Sunday, May 30, 2010

Pebble in the Shoe

I am definitely of the "Ignore/Shake it off and keep moving" belief when it comes to pain. I am in no way saying this is the wisest of ways to approach pain, I am simply stating this is my way. Today I received a metaphor to help me maybe rethink this approach. I went on a lovely early morning walk today and as I was walking a noticed a pebble somehow worked it's way into my shoe. I had already achieved my stride and had no intention of breaking it for a dumb little pebble, so on I went. It hurt a bit but I continued to ignore it. Finally, it shifted it's way around the shoe and I could no longer feel it. I thought to myself, "Is this what I do? Do I ignore my pain till somehow it works it's way somewhere into the depths of my heart, to be felt no more." I continued on my walk and meditated on this. I wondered at the reality of my pain and of pain in general. I thought about my ridiculously high pain threshold, proven in my ability to endure excruciating gall bladder pain and almost getting pancreatitis in the process, and how this almost killed me.

Why do I ignore pain? It doesn't make it go away, but it does allow me to keep moving...albeit a bit slower.

I just did not want to stop. Stopping is for wimps. Stopping is for whiners. Stopping is for people who aren't tough enough, cry babies, wooses, losers.

Stopping is for healing.

I realized my thoughts and all of a sudden from my heart came a wordless tune. Mournful and sad it flowed effortlessly from my mouth and I lifted my face to the sky. I noticed the pebble, as it now had worked it's way around in my shoe to the tender part of the arch of my foot. It hurt. This time...well, I kept on walking. I slowed down, continued singing and felt the pebble. It hurt. I felt the pain. I still did not remove it, but this time it was for a different purpose, to feel, not ignore. Very soon the pebble moved again, and I continued walking, thankful for the lesson and the metaphor.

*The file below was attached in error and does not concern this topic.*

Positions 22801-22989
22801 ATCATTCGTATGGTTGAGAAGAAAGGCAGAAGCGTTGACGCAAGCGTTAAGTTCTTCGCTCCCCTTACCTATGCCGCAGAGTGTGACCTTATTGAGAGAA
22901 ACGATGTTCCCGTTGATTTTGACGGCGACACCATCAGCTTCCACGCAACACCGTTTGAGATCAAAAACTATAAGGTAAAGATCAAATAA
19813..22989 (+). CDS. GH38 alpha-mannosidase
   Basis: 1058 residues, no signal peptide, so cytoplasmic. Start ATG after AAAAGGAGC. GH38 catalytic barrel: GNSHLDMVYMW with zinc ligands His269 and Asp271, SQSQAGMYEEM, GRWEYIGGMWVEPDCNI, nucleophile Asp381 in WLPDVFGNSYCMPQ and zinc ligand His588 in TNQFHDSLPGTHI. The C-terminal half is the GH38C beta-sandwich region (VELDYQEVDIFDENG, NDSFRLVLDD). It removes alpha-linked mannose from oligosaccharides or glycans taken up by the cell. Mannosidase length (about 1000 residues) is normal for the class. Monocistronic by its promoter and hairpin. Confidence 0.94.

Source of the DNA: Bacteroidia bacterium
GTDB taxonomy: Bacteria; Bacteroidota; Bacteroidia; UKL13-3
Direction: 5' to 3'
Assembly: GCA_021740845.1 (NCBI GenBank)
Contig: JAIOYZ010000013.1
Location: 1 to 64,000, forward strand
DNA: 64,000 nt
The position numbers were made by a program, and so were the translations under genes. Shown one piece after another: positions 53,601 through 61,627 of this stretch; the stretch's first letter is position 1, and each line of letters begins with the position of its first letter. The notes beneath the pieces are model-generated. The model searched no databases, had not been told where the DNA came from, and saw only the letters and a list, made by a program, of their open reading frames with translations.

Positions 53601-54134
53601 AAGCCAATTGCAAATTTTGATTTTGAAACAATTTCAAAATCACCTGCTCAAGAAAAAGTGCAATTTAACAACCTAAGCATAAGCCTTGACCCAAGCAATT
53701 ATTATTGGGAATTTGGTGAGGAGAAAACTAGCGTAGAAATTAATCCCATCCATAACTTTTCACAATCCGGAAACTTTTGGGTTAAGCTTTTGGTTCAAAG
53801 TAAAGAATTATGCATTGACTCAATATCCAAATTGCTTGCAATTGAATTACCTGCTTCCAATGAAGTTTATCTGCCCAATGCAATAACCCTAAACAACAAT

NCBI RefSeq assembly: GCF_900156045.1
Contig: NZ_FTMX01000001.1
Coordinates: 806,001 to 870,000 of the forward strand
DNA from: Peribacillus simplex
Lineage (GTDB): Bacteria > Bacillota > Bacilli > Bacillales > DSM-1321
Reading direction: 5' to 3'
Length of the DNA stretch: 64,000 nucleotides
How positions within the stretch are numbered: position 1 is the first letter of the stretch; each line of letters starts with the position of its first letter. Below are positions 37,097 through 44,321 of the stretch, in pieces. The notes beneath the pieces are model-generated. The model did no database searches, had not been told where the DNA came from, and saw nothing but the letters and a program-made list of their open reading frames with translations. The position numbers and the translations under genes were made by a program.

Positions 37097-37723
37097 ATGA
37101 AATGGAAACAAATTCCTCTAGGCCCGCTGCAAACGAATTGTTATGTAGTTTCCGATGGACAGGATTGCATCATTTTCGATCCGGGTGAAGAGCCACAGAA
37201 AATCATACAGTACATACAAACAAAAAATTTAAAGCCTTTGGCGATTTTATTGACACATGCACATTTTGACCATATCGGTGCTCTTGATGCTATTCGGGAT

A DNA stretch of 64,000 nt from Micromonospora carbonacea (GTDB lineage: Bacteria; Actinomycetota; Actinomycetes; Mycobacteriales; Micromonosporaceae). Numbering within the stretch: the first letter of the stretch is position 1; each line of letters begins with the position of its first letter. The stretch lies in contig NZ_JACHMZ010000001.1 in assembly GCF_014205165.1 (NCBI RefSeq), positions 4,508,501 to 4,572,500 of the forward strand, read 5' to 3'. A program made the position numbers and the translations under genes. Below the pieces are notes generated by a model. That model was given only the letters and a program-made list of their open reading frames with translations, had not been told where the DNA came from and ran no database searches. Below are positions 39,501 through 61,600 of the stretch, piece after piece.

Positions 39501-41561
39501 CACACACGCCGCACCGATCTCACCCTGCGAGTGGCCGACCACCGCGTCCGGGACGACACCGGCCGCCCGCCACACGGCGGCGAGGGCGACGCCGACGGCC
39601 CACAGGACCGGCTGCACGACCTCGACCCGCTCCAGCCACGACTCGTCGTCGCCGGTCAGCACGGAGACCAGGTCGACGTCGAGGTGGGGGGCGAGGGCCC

When I arrived home, I slipped off my shoes looking to find the small pebble that had taught me my great lesson. I flipped the shoe, shook it a bit and found, nothing. It was gone. I realized a great lesson again. Allowing myself to feel the pain, acknowledging it, and slowing down seemed to allow the pebble to make it's way out. I also realized though that this will not always be the case. Sometimes I will simply need to stop what I am doing and take the damn pebble out of my shoe.


Chris said...

WOW, great blog!